It's not as if Drew Brees hasn't heard whispers, shouts, choruses or even roars of disapproval before.
As efficient as the New Orleans Saints offense has been since he joined the franchise as an unrestricted free agent in 2006, it has had production dips. And as off-the-charts good as Brees has been for the vast majority of that time – he's the NFL's all-time leader in touchdown passes and passing yards, and owns a handful of league marks – when the offense doesn't click, he usually is the focal point of concern.
And entering a Sunday night game against Green Bay in the Mercedes-Benz Superdome, the offense for the Saints (1-1) hasn't clicked.
New Orleans benefited from a defensive touchdown, another interception to set up a short-field touchdown drive, a blocked field goal to set up a field goal and a recovered kickoff fumble to set up a field goal in a 34-23 victory over Tampa Bay in the season opener.
And when the offense looked to be on track against the Raiders, with 17 points and touchdown drives of 78 and 76 yards within the first 25 minutes of game time, it stalled. While the Raiders scored 24 consecutive points, New Orleans' next three possessions were a Brees interception and two punts.
But the murmurs dissipate among the compartmentalization. There isn't much time to wallow.
"That's the nature of our business," said Brees, who completed 26 of 38 passes for 312 yard and a touchdown, with the interception. "Even after you have really good games, really good performances, it's always on to the next opponent. There's always another challenge right around the corner.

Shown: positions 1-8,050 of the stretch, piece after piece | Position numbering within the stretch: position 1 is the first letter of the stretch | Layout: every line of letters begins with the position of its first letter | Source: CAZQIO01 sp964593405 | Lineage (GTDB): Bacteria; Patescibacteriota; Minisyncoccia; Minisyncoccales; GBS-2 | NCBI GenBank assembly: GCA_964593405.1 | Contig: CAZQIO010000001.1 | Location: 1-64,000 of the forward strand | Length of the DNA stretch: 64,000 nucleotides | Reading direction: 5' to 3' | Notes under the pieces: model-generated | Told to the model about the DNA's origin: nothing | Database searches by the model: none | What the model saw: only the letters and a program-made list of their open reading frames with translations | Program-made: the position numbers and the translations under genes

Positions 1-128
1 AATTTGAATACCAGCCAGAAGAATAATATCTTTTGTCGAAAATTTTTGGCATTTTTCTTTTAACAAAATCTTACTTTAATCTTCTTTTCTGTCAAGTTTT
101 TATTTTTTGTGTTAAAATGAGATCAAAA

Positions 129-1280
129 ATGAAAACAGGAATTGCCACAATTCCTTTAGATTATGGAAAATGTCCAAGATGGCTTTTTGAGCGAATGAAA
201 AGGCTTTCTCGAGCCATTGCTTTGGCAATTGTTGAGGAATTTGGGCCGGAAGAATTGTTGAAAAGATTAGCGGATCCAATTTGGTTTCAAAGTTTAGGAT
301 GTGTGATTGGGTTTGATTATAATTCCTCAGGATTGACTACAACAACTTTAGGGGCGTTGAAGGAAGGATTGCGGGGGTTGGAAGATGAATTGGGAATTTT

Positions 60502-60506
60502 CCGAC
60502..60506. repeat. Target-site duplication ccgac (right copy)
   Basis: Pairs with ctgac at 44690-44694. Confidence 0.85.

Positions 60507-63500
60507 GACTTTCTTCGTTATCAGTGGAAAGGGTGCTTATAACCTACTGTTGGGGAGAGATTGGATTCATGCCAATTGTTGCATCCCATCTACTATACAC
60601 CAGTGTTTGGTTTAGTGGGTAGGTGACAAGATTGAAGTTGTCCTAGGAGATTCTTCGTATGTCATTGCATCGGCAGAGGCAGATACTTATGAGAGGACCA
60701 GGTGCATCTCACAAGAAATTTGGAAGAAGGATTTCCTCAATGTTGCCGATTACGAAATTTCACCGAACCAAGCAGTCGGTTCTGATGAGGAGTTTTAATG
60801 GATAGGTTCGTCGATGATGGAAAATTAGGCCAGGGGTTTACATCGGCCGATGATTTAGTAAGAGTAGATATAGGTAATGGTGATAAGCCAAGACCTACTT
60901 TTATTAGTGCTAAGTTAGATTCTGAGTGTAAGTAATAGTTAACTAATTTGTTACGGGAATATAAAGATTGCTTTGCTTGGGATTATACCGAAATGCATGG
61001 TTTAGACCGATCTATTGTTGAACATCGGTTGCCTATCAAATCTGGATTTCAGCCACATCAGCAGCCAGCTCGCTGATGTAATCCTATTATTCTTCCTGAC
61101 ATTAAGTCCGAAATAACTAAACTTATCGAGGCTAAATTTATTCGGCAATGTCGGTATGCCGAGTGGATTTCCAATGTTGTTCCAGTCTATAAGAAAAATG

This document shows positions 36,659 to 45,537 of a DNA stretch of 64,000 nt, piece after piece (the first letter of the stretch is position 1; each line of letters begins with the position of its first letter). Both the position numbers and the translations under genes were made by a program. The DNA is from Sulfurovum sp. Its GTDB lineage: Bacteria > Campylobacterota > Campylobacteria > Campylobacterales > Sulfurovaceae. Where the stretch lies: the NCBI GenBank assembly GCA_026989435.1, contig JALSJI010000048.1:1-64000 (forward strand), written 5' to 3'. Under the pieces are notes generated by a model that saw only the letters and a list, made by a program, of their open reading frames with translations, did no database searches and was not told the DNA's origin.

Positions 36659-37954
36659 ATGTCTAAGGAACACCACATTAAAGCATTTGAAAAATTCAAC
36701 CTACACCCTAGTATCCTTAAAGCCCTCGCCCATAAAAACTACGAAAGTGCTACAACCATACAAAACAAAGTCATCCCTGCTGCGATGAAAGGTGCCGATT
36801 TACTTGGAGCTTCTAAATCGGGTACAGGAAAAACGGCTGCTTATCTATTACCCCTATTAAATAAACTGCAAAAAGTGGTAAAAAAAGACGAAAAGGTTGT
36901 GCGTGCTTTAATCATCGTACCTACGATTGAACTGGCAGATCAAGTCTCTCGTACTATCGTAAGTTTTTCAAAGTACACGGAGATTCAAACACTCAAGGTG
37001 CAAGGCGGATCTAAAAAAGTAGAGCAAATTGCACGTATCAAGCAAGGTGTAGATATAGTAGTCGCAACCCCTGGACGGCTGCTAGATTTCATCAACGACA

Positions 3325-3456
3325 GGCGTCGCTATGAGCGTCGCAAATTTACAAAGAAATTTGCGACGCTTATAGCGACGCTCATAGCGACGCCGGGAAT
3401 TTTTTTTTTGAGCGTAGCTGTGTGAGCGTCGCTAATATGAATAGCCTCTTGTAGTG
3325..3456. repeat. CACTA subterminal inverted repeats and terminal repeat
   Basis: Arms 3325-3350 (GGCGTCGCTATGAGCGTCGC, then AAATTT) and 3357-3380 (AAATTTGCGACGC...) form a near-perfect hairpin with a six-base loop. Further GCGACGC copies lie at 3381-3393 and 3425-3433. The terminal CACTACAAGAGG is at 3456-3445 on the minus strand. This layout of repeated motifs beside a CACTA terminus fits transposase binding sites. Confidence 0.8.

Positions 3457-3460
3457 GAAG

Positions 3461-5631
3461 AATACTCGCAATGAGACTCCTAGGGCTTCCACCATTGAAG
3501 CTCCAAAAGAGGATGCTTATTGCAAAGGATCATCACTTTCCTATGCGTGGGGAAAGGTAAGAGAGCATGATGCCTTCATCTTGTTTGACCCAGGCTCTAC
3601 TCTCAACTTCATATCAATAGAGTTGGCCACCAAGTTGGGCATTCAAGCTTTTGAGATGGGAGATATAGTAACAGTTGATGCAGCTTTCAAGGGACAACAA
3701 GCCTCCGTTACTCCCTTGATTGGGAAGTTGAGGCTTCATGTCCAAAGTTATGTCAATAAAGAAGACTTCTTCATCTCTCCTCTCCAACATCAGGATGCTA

"Week in and week out, you really have to put together your best efforts in order to win in this league. It's tough to win, you have to execute at a very high level. And listen, we're used to doing that. Obviously, there's those moments, there's those games that you have where, obviously, it's not clicking or, for whatever reason, you walked away from it saying 'We can be much better than that.'
"And you just get back to work, and you put together a game plan that everybody feels very confident with, and then you go in the next game feeling like, man, we've done everything we can to put ourselves in the best position to succeed. And that's what we're going to do this week."
A portion of Monday's struggle was attributable to the absence of receiver Michael Thomas, who missed the game with an ankle injury. It was the second missed game of Thomas' career; the Saints have lost both.
"We've got some new faces, we've got some young guys in some key areas, especially offensively," Brees said. "Obviously, with the loss of Mike Thomas, we're having to fit some guys into some new roles, get some guys some significant playing time maybe in different situations that they haven't been in before.
"There definitely is that element of just getting everybody (on) the same page, everybody in sync. (But) I'm confident with the guys that we have and with the system that we have and everything, that we're going to be able to get back on track."
Brees said that an ailing offense doesn't mean that he is ailing.
"I feel good. I feel good, borderline great," he said. "My job is to move the football, get first downs, possess the ball and score points. And so, however we can do that, we're going to do it.
"One of the statistics that was thrown out after the game was the yards per attempt, or something like that. There are many statistics I do not pay one bit of attention to, and that would be one of them. At the end of the day, I am focused on putting us in position to succeed.
"Making great decisions – both in the run game and the pass game, whatever is predicated on my ability to get us into the best play. And our ability to take care of the football and go and score points, put us in the best position to win. Play complementary ball with our defense and special teams, as well. Those are the things I'm focused on, and I don't care how we do it, I honestly don't. I just want to win football games."